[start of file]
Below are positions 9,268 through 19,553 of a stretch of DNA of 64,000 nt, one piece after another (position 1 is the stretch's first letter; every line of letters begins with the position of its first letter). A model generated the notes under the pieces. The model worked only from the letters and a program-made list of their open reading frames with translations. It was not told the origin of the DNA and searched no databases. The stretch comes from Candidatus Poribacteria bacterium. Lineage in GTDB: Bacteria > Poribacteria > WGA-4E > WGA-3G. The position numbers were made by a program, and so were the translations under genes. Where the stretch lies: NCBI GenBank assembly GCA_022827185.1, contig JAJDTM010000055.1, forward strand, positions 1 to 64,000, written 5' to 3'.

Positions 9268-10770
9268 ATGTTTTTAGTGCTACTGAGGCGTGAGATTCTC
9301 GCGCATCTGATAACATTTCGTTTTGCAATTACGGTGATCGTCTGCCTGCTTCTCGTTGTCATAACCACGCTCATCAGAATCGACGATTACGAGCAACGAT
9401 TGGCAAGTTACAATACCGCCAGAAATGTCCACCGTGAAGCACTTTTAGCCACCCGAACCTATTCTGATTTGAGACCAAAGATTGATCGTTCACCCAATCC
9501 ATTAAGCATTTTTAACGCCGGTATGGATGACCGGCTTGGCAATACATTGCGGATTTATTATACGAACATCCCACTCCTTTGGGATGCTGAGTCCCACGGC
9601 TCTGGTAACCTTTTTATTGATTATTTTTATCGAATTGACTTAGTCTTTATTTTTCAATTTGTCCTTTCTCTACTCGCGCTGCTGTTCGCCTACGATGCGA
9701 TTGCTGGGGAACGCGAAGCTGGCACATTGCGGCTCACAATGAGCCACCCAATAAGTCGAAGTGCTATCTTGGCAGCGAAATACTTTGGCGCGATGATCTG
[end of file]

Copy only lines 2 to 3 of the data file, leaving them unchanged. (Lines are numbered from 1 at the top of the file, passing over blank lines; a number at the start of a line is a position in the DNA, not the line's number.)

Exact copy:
Positions 9268-10770
9268 ATGTTTTTAGTGCTACTGAGGCGTGAGATTCTC